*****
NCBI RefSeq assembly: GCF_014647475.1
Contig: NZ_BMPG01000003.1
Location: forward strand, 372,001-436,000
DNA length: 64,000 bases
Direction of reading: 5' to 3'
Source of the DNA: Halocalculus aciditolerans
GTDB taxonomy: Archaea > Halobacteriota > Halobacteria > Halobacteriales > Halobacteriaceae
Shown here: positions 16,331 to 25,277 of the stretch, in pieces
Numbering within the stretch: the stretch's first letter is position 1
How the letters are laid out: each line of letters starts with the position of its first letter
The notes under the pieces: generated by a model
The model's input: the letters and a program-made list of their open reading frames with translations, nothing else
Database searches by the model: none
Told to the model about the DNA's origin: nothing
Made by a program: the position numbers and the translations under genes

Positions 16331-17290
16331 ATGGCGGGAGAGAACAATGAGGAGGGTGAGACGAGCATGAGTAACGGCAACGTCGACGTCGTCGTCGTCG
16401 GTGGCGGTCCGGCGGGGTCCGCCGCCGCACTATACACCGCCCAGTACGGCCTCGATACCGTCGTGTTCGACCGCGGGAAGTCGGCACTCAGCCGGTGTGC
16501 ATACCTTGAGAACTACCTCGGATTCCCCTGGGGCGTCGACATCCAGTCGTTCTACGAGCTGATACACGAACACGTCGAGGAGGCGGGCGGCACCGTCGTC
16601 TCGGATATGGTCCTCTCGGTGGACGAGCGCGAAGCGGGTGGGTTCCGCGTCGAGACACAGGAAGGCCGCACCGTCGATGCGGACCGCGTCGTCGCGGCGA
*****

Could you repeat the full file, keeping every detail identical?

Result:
NCBI RefSeq assembly: GCF_014647475.1
Contig: NZ_BMPG01000003.1
Location: forward strand, 372,001-436,000
DNA length: 64,000 bases
Direction of reading: 5' to 3'
Source of the DNA: Halocalculus aciditolerans
GTDB taxonomy: Archaea > Halobacteriota > Halobacteria > Halobacteriales > Halobacteriaceae
Shown here: positions 16,331 to 25,277 of the stretch, in pieces
Numbering within the stretch: the stretch's first letter is position 1
How the letters are laid out: each line of letters starts with the position of its first letter
The notes under the pieces: generated by a model
The model's input: the letters and a program-made list of their open reading frames with translations, nothing else
Database searches by the model: none
Told to the model about the DNA's origin: nothing
Made by a program: the position numbers and the translations under genes

Positions 16331-17290
16331 ATGGCGGGAGAGAACAATGAGGAGGGTGAGACGAGCATGAGTAACGGCAACGTCGACGTCGTCGTCGTCG
16401 GTGGCGGTCCGGCGGGGTCCGCCGCCGCACTATACACCGCCCAGTACGGCCTCGATACCGTCGTGTTCGACCGCGGGAAGTCGGCACTCAGCCGGTGTGC
16501 ATACCTTGAGAACTACCTCGGATTCCCCTGGGGCGTCGACATCCAGTCGTTCTACGAGCTGATACACGAACACGTCGAGGAGGCGGGCGGCACCGTCGTC
16601 TCGGATATGGTCCTCTCGGTGGACGAGCGCGAAGCGGGTGGGTTCCGCGTCGAGACACAGGAAGGCCGCACCGTCGATGCGGACCGCGTCGTCGCGGCGA